Thick and Thin Client Application Security

What is Thin Client application?

A thin client is designed to be especially small so that the bulk of the data processing occurs on the server. Although the term thin client often refers to software, it is increasingly used for the computers, such as network computers and Net PCs, that are designed to serve as the clients for client/server architectures. A thin client is a network computer without a hard disk drive. They act as a simple terminal to the server and require constant communication with the server as well.

Thin clients provide a desktop experience in environments where the end user has a well-defined and regular number of tasks for which the system is used. Thin clients can be found in medical offices, airline ticketing, schools, governments, manufacturing plants and even call centres. Along with being easy to install, thin clients also offer a lower total cost of ownership over thick clients.

In contrast to a thin client, a fat or rich client is a computer with many locally stored programs and resources and little dependence on network resources. By further comparison, a fat client balances program dependence locally with a hard/connected drive and device resources, while a thin client balances program dependence with a network server’s hard/connected drive and device resources.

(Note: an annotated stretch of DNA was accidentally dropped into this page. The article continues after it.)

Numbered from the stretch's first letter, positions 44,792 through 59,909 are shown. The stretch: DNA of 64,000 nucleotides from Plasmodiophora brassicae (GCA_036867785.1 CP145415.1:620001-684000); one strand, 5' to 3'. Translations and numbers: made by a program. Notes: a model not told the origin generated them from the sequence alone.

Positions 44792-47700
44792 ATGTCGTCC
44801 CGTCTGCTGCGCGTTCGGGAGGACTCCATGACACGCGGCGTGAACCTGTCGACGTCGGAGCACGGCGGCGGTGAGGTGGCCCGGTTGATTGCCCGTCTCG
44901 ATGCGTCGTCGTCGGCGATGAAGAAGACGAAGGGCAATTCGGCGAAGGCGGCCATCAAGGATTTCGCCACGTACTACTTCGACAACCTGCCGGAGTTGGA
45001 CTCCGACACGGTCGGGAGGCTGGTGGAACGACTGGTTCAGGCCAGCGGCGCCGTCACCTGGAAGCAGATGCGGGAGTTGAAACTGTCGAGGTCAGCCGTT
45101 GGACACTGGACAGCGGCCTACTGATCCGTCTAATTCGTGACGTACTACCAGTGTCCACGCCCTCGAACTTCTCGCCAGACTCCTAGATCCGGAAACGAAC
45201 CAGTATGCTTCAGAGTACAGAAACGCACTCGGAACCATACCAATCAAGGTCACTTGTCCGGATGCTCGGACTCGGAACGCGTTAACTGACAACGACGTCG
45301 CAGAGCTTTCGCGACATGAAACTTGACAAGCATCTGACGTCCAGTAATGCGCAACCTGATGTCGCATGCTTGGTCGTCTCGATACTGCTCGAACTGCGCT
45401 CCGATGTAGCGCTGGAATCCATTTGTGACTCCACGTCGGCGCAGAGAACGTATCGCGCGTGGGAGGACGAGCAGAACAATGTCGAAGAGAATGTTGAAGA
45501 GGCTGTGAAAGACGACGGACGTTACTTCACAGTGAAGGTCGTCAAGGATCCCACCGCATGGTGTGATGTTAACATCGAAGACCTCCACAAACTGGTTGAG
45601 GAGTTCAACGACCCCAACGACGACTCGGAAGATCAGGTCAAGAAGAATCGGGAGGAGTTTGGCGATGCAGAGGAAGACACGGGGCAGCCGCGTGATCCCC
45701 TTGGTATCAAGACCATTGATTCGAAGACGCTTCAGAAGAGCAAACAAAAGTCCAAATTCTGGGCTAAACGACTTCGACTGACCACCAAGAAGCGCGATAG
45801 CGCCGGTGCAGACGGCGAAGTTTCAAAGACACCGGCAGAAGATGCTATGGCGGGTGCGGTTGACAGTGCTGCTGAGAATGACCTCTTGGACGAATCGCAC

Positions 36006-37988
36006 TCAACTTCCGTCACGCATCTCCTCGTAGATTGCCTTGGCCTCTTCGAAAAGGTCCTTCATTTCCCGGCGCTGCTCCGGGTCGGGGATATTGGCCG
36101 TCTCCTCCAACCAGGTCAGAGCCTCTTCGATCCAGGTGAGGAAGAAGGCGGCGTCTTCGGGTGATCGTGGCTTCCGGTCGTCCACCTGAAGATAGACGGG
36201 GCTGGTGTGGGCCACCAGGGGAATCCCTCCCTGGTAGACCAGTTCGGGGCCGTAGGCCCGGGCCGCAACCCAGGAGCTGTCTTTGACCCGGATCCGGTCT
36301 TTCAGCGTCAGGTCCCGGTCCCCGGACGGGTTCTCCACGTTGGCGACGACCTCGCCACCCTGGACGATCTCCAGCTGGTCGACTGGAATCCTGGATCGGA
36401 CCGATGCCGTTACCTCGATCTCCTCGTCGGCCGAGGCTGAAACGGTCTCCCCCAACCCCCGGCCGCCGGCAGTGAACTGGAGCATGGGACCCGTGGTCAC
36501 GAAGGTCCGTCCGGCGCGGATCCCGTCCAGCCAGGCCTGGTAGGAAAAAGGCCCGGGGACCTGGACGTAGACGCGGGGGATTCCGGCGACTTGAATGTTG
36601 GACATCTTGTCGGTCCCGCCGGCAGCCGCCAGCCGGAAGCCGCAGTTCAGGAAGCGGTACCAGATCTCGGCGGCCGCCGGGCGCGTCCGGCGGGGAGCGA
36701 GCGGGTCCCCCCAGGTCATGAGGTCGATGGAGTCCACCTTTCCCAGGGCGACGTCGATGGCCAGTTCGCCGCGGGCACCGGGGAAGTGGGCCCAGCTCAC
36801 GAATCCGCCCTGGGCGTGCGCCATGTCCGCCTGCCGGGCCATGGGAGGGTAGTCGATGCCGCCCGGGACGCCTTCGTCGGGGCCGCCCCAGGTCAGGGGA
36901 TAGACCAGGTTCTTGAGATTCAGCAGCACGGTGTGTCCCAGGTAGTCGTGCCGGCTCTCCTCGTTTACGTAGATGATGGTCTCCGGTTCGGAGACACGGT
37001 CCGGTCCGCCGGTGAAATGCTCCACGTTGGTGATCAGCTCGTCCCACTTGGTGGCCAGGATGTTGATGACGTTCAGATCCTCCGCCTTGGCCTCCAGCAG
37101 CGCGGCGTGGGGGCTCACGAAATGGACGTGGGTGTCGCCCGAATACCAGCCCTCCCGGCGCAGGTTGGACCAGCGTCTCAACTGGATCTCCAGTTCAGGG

A system designer determines this balance, depending on whether lengthy computations must be performed by the client or server. For example, a computer that handles most of a simple drawing’s editing with sophisticated software stored on a network server may be considered a thin client. A computer that handles most of a complex drawing’s editing with locally stored and sophisticated software may be a fat client. Editing or viewing accessibility to the drawing and editing software is determined by the system designer.

Thin client Pros and cons:
  • Easy to deploy as they require no extra or specialized software installation.
  • Needs to validate with the server after data capture.
  • If the server goes down, data collection is halted as the client needs constant communication with the server.
  • Cannot be interfaced with other equipment. (in plants or factory settings for example)
  • Clients run only and exactly as specified by the server.
  • More downtime.
  • Portability in that all applications are on the server so any workstation can access.
  • Opportunity to use older, outdated PCs as clients.
  • Reduced security threat.
What is thick client application?

A thick client, also known as Fat Client is a client in client–server architecture or network and typically provides rich functionality, independent of the server. In these types of applications, the major processing is done at the client side and involves only aperiodic connection to the server.

The thick clients are heavy applications which normally involve the installation of application on the client side (user computer). These applications take up memory and run completely on the computer’s resources. This means that the security of the application is dependent on the local computer.